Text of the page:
The Finishing Touch:
The exhibition is generously sponsored by The Starr Foundation.
The Finishing Touch explores the controversy surrounding the varnishing practices of early 20th century artists. Lance Mayer and Gay Myers, independent painting conservators affiliated with the Lyman Allyn Art Museum in New London, Connecticut, are guest curators for the exhibition. The team has worked for museums across the country as well as for private collectors. Using works from the Florence Griswold Museum’s collection, which they have recently conserved, they explain the differing attitudes of Tonalist and Impressionist painters about the use of varnish to enhance and protect artwork—opinions key to understanding these rival artistic movements. This debate still concerns conservators and art historians, as the varnishing process not only affects the appearance of paintings but also alters them over time. Notably, many works were varnished against the wishes of their maker, presenting those responsible for their care today with difficult choices. Some of the paintings in this focused exhibition have recently undergone conservation treatment with the goal of presenting them – in some cases, for the first time in many years – in a state much closer to that originally envisioned by their creators.
To Varnish or Not to Varnish
Tonalist painters like Henry Ward Ranger, considered the founder of the Lyme Art Colony, and Louis Paul Dessar were greatly influenced by their admiration of the Old Masters. They used glazes and varnish to imitate the golden tone of those paintings, which was often caused by old varnish layers that had darkened. Paintings like Dessar’s The Wood Chopper led Impressionists to jokingly label Tonalists the “baked apple” or “brown gravy” school.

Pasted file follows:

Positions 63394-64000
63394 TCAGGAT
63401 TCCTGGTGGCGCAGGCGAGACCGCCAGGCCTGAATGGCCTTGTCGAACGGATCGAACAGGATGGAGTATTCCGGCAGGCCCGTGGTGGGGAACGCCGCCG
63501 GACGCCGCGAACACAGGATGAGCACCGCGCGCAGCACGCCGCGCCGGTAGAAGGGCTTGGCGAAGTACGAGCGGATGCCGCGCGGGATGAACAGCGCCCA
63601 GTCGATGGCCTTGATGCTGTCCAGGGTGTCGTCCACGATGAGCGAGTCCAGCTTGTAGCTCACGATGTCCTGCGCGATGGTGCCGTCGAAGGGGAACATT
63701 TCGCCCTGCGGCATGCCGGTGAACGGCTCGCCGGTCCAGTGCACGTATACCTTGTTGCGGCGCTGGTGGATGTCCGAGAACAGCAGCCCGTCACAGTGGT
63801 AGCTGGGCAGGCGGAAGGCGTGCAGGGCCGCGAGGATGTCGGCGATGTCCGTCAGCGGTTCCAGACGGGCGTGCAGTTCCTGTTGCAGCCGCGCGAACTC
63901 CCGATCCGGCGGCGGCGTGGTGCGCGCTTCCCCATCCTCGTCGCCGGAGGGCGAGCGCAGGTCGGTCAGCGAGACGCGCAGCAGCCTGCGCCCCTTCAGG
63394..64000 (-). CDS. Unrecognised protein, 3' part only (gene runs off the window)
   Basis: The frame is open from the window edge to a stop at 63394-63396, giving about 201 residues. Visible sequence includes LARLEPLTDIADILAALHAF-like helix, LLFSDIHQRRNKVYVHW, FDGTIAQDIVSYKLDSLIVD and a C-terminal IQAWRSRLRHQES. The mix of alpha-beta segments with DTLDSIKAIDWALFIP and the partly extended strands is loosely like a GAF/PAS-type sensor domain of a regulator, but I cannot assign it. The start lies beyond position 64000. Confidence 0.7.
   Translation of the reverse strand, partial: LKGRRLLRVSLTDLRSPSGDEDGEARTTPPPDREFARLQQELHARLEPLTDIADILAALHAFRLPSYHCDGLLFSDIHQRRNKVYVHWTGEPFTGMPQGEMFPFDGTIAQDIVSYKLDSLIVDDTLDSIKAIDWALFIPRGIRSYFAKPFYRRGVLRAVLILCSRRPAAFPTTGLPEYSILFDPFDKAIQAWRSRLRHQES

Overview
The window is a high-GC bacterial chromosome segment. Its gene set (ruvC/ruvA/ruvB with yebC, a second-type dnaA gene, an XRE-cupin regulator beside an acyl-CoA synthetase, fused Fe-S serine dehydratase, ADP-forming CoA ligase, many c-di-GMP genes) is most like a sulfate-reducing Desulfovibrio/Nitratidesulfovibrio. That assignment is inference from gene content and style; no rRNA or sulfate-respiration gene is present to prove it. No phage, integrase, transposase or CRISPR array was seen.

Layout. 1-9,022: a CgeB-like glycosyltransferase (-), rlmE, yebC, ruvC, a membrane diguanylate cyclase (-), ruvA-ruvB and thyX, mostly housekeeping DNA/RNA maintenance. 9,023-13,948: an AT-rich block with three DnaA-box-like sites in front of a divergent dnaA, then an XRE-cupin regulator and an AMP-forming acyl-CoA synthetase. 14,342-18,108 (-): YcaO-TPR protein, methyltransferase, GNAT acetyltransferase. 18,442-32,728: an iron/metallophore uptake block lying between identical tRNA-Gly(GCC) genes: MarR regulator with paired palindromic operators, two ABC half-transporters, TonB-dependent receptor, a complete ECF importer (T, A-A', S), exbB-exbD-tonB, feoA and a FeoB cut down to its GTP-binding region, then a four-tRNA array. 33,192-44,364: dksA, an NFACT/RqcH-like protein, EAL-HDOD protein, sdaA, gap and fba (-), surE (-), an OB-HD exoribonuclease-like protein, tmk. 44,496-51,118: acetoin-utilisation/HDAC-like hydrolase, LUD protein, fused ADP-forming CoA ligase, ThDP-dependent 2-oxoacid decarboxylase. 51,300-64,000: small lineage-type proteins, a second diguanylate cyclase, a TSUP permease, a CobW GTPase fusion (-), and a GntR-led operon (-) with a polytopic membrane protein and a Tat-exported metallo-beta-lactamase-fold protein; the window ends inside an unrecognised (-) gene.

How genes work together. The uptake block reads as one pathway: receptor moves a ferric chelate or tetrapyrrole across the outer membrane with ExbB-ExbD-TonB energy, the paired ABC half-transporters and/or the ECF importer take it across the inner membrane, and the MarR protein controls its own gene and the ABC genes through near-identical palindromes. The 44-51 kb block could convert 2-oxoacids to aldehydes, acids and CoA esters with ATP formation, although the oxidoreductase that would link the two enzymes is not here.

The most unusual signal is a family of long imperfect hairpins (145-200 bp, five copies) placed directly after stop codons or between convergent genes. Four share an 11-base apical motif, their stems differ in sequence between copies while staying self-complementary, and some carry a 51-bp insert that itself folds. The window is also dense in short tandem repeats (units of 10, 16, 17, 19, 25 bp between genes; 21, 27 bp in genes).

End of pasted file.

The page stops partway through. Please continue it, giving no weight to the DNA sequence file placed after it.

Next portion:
By the 1880s, some American painters began to take inspiration from the French Impressionists, who were then leading the European avant-garde. While Tonalists believed that the passage of time would improvetheir paintings, Impressionists feared that the discoloration of varnish over time might dim the brightness and clarity of their colors. To prevent this kind of change, American Impressionists such as Willard Metcalf, John Henry Twachtman, and Theodore Robinson avoided excess oil or varnish in their paints, and some followed the practice of Monet and Camille Pissarro in not varnishing their paintings after they were completed. The resulting paintings seemed shockingly colorful and surprisingly matte and pastel-like to viewers unaccustomed to this new aesthetic. “Some Americans embraced the matte aesthetic by squeezing their oil paint out onto blotters to absorb excess oil. Others painted on absorbent canvases, which were advertised as making paintings ‘dull or “flat”…like so many of the modern French school,” said Lance Mayer.
Against Their Wishes